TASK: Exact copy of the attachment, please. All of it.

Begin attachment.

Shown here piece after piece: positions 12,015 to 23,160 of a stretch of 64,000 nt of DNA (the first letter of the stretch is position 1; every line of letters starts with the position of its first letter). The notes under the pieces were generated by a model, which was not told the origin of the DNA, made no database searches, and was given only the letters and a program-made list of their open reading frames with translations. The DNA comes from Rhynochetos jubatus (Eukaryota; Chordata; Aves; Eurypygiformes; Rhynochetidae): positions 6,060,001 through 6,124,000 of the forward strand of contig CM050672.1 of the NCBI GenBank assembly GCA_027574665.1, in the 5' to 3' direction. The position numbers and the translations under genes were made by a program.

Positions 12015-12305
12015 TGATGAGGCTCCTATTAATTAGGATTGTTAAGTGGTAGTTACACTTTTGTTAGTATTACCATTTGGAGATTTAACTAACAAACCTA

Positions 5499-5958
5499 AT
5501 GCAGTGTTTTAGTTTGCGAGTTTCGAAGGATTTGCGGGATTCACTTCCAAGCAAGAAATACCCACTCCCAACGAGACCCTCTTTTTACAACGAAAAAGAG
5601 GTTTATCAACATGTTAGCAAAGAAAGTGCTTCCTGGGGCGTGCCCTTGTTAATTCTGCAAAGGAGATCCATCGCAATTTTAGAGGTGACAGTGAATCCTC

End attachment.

Shown here piece after piece: positions 12,015 to 23,160 of a stretch of 64,000 nt of DNA (the first letter of the stretch is position 1; every line of letters starts with the position of its first letter). The notes under the pieces were generated by a model, which was not told the origin of the DNA, made no database searches, and was given only the letters and a program-made list of their open reading frames with translations. The DNA comes from Rhynochetos jubatus (Eukaryota; Chordata; Aves; Eurypygiformes; Rhynochetidae): positions 6,060,001 through 6,124,000 of the forward strand of contig CM050672.1 of the NCBI GenBank assembly GCA_027574665.1, in the 5' to 3' direction. The position numbers and the translations under genes were made by a program.

Positions 12015-12305
12015 TGATGAGGCTCCTATTAATTAGGATTGTTAAGTGGTAGTTACACTTTTGTTAGTATTACCATTTGGAGATTTAACTAACAAACCTA

Positions 5499-5958
5499 AT
5501 GCAGTGTTTTAGTTTGCGAGTTTCGAAGGATTTGCGGGATTCACTTCCAAGCAAGAAATACCCACTCCCAACGAGACCCTCTTTTTACAACGAAAAAGAG
5601 GTTTATCAACATGTTAGCAAAGAAAGTGCTTCCTGGGGCGTGCCCTTGTTAATTCTGCAAAGGAGATCCATCGCAATTTTAGAGGTGACAGTGAATCCTC